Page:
Baloxavir marboxil (baloxavir) is a novel, cap-dependent endonuclease inhibitor that has previously demonstrated efficacy in the treatment of influenza in adults and adolescents. We assessed the safety and efficacy of baloxavir in otherwise healthy children with acute influenza.
MiniSTONE-2 (Clinicaltrials.gov: NCT03629184) was a double-blind, randomized, active controlled trial enrolling children 1-<12 years old with a clinical diagnosis of influenza. Children were randomized 2:1 to receive either a single dose of oral baloxavir or oral oseltamivir twice daily for 5 days. The primary endpoint was incidence, severity and timing of adverse events (AEs); efficacy was a secondary endpoint.
In total, 173 children were randomized and dosed, 115 to the baloxavir group and 58 to the oseltamivir group. Characteristics of participants were similar between treatment groups. Overall, 122 AEs were reported in 84 (48.6%) children. Incidence of AEs was similar between baloxavir and oseltamivir groups (46.1% vs. 53.4%, respectively). The most common AEs were gastrointestinal (vomiting/diarrhea) in both groups [baloxavir: 12 children (10.4%); oseltamivir: 10 children (17.2%)]. No deaths, serious AEs or hospitalizations were reported. Median time (95% confidence interval) to alleviation of signs and symptoms of influenza was similar between groups: 138.1 (116.6-163.2) hours with baloxavir versus 150.0 (115.0-165.7) hours with oseltamivir.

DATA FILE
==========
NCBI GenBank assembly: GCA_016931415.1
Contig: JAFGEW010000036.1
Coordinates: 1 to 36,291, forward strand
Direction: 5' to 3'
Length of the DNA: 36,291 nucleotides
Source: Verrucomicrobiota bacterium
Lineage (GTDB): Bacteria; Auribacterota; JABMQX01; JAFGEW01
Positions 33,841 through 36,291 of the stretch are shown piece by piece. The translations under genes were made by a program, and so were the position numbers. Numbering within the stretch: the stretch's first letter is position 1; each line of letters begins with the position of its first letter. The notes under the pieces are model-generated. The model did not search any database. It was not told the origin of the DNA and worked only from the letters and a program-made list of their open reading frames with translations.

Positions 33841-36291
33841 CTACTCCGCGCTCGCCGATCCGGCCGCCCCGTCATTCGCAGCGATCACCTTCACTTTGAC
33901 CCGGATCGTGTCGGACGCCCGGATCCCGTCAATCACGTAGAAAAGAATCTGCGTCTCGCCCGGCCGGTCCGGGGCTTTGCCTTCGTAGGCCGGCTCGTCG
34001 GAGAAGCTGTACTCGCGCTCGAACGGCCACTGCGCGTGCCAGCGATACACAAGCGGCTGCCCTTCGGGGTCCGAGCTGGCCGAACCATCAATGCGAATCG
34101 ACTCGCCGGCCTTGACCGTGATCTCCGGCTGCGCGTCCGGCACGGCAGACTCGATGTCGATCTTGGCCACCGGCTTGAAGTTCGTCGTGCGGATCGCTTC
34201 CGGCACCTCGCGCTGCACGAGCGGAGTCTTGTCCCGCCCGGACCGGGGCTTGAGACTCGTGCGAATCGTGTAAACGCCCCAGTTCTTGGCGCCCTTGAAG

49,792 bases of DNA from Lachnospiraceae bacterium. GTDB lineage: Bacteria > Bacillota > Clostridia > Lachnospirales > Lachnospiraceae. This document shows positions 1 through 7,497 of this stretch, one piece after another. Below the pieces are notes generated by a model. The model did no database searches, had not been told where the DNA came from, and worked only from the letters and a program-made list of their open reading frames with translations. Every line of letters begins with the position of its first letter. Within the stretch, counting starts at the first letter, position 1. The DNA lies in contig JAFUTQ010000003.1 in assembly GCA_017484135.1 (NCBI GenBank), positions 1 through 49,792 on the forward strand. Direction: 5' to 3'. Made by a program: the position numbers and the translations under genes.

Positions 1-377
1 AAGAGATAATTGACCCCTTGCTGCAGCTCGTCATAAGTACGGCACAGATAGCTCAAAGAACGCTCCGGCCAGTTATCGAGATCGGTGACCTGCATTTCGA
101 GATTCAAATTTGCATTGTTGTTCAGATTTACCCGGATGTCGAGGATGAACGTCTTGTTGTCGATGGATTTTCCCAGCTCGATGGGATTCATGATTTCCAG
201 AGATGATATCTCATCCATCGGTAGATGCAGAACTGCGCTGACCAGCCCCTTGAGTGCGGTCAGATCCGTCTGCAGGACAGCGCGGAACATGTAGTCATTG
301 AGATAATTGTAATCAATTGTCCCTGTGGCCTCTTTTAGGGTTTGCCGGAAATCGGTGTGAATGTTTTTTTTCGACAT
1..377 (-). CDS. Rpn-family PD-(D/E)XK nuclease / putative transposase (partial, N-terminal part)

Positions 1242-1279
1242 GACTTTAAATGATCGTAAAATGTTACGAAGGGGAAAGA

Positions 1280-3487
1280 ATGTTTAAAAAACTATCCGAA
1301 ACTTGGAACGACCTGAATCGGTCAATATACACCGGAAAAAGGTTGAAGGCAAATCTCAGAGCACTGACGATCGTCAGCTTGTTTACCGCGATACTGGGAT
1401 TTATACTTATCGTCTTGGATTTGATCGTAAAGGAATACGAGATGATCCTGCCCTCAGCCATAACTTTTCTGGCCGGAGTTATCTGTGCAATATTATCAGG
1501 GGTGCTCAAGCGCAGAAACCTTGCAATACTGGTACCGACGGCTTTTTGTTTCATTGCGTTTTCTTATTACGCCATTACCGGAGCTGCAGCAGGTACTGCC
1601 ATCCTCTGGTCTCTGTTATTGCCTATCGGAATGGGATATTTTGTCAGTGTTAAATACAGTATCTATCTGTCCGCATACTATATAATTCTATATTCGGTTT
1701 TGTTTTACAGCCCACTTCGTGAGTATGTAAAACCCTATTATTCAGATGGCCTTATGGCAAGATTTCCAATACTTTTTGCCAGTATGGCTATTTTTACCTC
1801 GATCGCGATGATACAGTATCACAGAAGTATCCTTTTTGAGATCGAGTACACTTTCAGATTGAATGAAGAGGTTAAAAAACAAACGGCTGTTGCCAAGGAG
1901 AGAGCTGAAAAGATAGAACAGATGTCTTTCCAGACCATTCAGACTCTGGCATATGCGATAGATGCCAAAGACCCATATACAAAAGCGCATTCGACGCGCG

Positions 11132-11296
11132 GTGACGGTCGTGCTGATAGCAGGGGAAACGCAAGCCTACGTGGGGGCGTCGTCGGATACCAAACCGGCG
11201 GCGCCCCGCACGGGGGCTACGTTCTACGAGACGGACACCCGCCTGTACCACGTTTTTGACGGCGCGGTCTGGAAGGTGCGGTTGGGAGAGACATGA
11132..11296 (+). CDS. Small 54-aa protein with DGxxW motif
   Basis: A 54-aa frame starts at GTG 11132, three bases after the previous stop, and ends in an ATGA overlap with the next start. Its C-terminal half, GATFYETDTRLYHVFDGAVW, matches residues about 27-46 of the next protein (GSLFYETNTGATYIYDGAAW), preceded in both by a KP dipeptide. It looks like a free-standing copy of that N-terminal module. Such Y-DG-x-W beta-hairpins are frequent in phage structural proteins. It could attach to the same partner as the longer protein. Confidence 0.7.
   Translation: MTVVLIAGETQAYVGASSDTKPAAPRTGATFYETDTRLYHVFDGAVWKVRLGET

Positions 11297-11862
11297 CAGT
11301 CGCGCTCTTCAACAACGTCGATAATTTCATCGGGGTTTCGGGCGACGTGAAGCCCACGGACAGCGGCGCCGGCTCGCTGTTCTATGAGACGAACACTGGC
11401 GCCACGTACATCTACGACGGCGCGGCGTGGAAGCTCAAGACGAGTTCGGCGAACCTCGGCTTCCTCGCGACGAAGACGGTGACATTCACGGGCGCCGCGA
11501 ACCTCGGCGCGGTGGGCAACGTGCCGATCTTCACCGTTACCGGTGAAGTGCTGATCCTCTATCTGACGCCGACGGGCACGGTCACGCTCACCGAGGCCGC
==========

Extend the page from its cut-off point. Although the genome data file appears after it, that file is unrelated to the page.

Oral baloxavir is well tolerated and effective at alleviating symptoms in otherwise healthy children with acute influenza. Baloxavir provides a new therapeutic option with a simple oral dosing regimen.

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